soil surface creates gaps thus allowing seeds to sprout, which in effect speeds up the
growth of grasses, and eventually prevents soil erosion [Warda and Rogalski 2004].
The extent of that impact depends largely on the size of grazing animals and the number
of individuals per surface area. For example, Bartoszuk et al. [2001] suggest that size
is an advantage of using cattle for pasture conservation, as heavy animals prevent the
growth of weeds by trampling and disturbing the soil with their hoofs. According to
Vavra [2005], grazing animals can protect specic plant seeds by churning the soil and
creating mulches which cover them. On the other hand, trampling may reduce stream
bank stability and increase soil erosion [Kauffman et al. 1983, Vavra 2005]. The risk
of erosion increases when a soil is wet, when animals cut the canopy very short (less
than 20 mm) or when stocking rate is too high [Russell et al. 2001].
Trampling is potentially dangerous for groundnesting birds’ nests and animal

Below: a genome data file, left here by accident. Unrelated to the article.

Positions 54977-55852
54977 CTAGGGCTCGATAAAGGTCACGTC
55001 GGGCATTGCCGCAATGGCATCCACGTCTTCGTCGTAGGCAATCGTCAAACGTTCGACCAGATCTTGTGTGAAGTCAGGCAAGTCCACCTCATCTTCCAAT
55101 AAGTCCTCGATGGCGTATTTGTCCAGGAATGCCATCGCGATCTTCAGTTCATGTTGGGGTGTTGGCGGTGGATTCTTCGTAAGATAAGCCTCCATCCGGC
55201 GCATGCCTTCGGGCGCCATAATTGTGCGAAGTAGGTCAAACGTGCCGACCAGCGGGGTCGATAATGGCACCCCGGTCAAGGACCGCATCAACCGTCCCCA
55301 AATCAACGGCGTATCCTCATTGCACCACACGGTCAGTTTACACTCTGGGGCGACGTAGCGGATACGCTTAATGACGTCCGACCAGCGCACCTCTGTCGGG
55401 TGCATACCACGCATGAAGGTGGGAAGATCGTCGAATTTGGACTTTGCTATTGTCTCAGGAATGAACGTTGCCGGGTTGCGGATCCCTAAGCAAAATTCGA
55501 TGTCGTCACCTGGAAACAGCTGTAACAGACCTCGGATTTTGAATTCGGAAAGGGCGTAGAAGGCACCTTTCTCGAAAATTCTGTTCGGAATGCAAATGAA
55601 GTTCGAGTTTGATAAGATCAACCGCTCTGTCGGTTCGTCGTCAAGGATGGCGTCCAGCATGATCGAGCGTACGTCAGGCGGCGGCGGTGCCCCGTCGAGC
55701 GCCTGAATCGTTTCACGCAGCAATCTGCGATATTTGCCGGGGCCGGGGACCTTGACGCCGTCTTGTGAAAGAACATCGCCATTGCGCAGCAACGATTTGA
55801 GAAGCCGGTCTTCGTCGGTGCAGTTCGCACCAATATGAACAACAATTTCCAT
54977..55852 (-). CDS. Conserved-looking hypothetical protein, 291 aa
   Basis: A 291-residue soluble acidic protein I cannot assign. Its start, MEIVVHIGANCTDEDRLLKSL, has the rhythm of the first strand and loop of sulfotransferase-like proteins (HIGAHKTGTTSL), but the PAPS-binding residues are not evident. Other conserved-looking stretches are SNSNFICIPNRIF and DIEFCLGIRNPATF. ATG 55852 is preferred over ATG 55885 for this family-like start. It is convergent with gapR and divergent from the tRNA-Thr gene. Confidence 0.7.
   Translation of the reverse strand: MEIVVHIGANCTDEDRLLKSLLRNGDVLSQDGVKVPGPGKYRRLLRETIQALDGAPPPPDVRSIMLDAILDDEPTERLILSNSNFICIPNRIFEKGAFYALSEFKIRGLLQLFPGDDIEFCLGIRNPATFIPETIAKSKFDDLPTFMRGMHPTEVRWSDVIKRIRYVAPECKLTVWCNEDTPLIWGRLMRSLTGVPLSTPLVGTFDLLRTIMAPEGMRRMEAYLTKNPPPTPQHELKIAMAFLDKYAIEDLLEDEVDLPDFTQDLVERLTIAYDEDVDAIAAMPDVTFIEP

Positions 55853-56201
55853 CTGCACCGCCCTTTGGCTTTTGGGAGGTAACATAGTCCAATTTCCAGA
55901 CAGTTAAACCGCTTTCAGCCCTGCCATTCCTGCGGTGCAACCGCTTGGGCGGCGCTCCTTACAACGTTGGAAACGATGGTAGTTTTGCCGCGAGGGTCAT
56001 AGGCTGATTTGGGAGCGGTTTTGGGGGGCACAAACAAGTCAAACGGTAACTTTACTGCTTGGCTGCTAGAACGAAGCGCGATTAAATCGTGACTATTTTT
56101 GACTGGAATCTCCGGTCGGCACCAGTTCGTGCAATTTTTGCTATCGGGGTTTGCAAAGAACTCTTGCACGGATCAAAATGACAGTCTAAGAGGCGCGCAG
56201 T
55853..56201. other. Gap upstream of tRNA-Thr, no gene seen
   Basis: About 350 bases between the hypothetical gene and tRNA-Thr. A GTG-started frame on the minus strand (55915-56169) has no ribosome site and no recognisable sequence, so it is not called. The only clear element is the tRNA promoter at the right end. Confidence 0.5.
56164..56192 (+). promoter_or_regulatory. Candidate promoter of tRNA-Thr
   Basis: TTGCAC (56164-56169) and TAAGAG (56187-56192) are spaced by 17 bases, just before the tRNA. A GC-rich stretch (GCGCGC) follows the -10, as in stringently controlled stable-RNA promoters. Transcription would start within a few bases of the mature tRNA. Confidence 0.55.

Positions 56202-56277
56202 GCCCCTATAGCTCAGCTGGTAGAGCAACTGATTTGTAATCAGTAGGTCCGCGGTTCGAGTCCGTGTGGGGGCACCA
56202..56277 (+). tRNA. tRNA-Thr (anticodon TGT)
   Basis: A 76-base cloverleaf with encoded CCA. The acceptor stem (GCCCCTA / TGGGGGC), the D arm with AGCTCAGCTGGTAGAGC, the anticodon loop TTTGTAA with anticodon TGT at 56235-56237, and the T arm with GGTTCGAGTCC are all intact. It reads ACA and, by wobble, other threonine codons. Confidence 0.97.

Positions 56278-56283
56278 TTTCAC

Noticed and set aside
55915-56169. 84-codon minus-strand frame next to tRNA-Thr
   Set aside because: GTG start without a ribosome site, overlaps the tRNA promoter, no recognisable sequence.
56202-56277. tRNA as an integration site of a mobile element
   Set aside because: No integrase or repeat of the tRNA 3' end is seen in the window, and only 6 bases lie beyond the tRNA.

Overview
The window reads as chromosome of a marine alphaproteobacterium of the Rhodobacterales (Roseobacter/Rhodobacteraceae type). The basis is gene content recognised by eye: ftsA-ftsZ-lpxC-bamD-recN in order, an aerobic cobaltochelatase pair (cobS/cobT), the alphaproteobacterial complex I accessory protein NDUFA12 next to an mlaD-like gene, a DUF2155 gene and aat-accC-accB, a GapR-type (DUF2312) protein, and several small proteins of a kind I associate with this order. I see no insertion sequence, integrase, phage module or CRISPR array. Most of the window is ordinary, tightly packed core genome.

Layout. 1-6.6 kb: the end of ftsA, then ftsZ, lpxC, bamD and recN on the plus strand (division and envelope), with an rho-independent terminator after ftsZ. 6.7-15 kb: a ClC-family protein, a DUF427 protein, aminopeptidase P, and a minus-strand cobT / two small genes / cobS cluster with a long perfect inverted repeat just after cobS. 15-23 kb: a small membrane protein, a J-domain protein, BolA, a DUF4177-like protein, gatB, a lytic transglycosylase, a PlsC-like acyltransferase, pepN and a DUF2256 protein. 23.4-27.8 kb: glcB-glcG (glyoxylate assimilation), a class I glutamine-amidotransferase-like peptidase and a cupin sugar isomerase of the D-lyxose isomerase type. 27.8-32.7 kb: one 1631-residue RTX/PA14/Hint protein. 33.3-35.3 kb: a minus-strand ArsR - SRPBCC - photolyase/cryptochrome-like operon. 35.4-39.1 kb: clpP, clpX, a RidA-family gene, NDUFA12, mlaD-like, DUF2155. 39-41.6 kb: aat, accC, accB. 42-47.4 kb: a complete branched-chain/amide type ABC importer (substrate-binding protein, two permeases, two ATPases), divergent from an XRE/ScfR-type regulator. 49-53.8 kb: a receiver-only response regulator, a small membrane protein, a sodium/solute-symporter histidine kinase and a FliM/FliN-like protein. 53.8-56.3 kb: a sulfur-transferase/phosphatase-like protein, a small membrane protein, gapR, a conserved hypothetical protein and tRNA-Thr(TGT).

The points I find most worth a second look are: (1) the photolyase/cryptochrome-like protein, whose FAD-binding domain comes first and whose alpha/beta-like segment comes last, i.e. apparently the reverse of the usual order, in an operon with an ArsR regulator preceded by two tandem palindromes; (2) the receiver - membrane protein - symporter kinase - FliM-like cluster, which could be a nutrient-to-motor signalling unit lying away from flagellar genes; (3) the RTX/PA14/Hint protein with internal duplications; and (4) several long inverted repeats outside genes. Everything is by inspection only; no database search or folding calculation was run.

burrows. However, the ornithological studies in the Biebrzanski National Park in
Poland have indicated that extensive grazing of cattle contributed to the improvement
of nesting conditions. The positive effect of grazing was a result of the creation of a
habitat structure optimum for birds. Moreover, the presence of grazing cattle reduced
the pressure of small predators on nests and nestlings. The positive effects far exceeded
nest losses caused by the cattle themselves [Mazurek 2002, 2003].
Animal manure plays an important role in creating and preserving biological
diversity. The excreta produced by herbivores during grazing act as a natural fertilizer
and inuence seed distribution. Manure is a rich source of nutritive substances
essential for green biomass growth. The dispersal of faeces results in species and
structural diversity of ora [Guziak and Lubaczewska 2001, Peco et al. 2006].
However, intensive grazing can also cause over-fertilization of pastures, disturbing